Seeds and Such

 Photo by Melody Weintraub

Photo by Melody Weintraub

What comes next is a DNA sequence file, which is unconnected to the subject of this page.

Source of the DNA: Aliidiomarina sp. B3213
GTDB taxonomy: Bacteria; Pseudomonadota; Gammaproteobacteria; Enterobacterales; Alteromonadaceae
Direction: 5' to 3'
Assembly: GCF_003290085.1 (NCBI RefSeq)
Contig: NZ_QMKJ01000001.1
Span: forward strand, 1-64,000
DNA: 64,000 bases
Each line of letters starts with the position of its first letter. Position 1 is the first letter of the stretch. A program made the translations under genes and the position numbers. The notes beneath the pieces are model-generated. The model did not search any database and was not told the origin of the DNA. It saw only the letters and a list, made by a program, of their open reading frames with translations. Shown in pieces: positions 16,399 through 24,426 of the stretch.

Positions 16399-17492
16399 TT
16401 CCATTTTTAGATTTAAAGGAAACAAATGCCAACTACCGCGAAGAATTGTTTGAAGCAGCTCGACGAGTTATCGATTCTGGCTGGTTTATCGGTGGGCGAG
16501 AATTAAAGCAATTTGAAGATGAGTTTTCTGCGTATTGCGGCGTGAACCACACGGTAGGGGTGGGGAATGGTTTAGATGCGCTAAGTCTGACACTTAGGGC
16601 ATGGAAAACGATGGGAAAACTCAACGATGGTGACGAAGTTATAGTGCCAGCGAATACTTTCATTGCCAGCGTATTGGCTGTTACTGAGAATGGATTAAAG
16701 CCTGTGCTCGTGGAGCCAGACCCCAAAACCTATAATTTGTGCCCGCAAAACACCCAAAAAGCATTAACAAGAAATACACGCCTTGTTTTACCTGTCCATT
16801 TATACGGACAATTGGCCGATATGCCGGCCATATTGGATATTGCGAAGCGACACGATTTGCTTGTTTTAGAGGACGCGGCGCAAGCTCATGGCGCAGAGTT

While shopping at Whole Foods the other day, I came across a package of mustard seeds. It made me recall a devotional my mother once gave, where she handed everyone in the small group a tiny mustard seed at the beginning of her lecture on Faith. I teach in a religious school and this week being "spiritual emphasis week," I thought it might be a good time to pick up a pack of mustard seeds. Monday morning, I gave each student in the class a mustard seed and asked them to read, Matthew 17:20 from the Bible (the verse about moving mountains with faith as small as a mustard seed). I encouraged them to hold onto the mustard seed for one week. Most of them took the "assignment" very seriously. One student lost the seed about 30 seconds after I handed it to him and the others around him tried desperately to help him find it again. I used this as an example of how we should all help one another when our faith wanes. Some students taped their seeds to their sketchbooks, some kept them inside their billfolds, others taped them to their laptops, some asked if they could go to their lockers and tape it inside. So on Friday, I asked them how it was going with holding onto the mustard seed. About a three fourths of the class not only still had them, but showed them to me. We then discussed what common factors helped those students to hold onto their seeds. It seems that those students placed them in places that were valuable to them. Several said, maybe it would have been a good idea to plant them and watch them grow. I also thought about how this also applies to teaching. How's your mustard seed? You know, the one you started with when you were going to change the world by teaching? Moved any mountains lately? Where did you keep it? What kind of seed is it? Is it a seed of knowledge? Is it a seed of a positive art experience? Is it a seed of motivation? Is it hidden under a pile of papers? Did you forget about it while searching for other things? Did you lose it in the clutter of life and disappointment? By any chance, did you share it with your students? Perhaps they can help you find it again. This time maybe it should be planted and nourished so you can watch it grow.